A second use case that I want to present is when we do not manage to reach a contract. So, the use case I have in mind is the usage of artificial intelligence to extract data from documentation. We did a pretty detailed proof of concept, and we reached a common agreement that the solution was not yet there for us. This direct benefit for the Fintech is a better understanding of the market needs. It’s invaluable insight into the technologies which are maybe not sufficiently mature to onboard on a given problem statement, but we at least know the direction of travel and we can assess future product possibilities or process possibilities we can have using a given FinTech.

Finally there are use cases of fintech where very quickly we realized our needs do not meet. So there’s no room to onboard that Fintech, but the solution may be very relevant for our clients. And that’s where there is room for collaboration, whether in direct interest, direct collaboration, or very informal collaboration, to introduce people to each other. The benefit for State Street is again, not direct, but it’s also what I call the highway to future products and solutions. We get to be part of those discussions around the needs, the problem statements, and the direction of travel of the industry.

So really a very, very dynamic, and very collaborative environment in Luxembourg. Usually huge thanks to the LHoFT for facilitating that. So Alex back over to you or Antony.

Alex Panican, LHoFT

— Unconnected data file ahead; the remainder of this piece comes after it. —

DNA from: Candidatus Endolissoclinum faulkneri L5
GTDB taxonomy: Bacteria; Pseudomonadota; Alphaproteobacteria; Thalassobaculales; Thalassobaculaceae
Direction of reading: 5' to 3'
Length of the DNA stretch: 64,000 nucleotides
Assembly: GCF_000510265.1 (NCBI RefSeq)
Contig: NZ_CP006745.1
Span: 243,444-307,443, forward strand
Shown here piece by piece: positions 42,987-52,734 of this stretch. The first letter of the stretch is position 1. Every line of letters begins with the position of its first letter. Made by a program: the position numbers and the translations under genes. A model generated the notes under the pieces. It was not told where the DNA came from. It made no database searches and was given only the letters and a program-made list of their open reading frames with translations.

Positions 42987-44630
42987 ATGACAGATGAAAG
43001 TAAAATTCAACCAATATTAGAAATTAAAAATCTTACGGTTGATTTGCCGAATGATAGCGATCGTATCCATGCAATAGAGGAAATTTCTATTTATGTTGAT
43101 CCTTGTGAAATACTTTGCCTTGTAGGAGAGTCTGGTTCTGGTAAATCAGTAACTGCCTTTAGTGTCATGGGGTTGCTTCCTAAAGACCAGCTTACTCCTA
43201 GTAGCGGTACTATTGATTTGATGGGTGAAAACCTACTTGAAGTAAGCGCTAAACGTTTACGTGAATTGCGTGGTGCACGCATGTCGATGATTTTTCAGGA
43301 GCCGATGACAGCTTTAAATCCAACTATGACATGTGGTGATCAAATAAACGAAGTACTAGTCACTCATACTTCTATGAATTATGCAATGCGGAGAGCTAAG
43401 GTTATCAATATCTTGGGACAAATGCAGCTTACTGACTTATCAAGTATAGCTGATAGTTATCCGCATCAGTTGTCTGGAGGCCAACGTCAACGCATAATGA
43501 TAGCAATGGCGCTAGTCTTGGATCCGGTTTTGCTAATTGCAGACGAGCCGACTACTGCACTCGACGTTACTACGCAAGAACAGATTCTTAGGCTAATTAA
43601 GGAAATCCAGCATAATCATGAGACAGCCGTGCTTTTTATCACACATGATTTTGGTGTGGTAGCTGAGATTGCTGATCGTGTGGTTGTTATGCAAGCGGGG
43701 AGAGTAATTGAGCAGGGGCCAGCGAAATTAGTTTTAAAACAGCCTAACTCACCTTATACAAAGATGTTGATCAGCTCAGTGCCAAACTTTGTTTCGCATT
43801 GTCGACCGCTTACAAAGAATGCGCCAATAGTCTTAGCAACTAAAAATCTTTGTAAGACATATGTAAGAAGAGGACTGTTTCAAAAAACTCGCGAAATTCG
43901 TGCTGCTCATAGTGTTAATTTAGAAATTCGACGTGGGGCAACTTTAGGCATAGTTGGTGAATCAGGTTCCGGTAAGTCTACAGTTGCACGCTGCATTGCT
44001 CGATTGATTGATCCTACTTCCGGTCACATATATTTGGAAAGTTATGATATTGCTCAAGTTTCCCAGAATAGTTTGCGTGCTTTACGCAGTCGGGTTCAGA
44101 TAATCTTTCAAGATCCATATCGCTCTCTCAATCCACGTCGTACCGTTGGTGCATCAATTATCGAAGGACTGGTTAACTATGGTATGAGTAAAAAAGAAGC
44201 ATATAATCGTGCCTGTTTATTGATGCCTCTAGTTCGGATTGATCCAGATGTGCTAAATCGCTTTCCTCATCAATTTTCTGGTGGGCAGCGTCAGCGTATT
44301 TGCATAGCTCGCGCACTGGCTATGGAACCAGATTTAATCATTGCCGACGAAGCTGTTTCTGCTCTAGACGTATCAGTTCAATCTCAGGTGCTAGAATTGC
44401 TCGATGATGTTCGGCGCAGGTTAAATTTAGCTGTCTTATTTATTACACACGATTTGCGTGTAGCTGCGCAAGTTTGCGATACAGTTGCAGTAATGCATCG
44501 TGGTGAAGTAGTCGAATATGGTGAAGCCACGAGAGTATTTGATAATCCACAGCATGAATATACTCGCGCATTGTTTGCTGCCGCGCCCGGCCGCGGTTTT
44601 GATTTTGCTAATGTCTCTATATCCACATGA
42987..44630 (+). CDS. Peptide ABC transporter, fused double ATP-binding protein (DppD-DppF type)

Nicolas, if I want to work with State Street, what’s the level of maturity you are looking for regarding the Fintechs or the project?

Nicolas Gérard, State Street Bank Luxembourg

State Street is a bank, a custodian bank. It’s a deposit depository, we are in charge of our client’s assets, we are responsible for the assets, but we are also responsible for the data. So, the first question or the first requirement is to have very solid data protection, process, or procedure. It’s very quickly going to be a showstopper if we cannot demonstrate that our clients data and our data is secure with our Fintech partner. The second thing is to try and that’s very obvious in commercial, you know, commercial science or in marketing, but focus on the problem statement, the problem statement from our perspective as an asset servicer, not the asset manager. So if as much as possible, a FinTech, that comes with a business case, with a use case, very well described, and very easy to understand, this business case will help us also sell the solution to all stakeholders internally. Empathy and security.

Alex Panican, Head of Partnerships and Ecosystem, LHoFT Foundation

In the selection of the Fintechs to work with, are you giving priority to the ones based in Luxembourg? Or are you just based on quality?

Nicolas Gérard, State Street Bank Luxembourg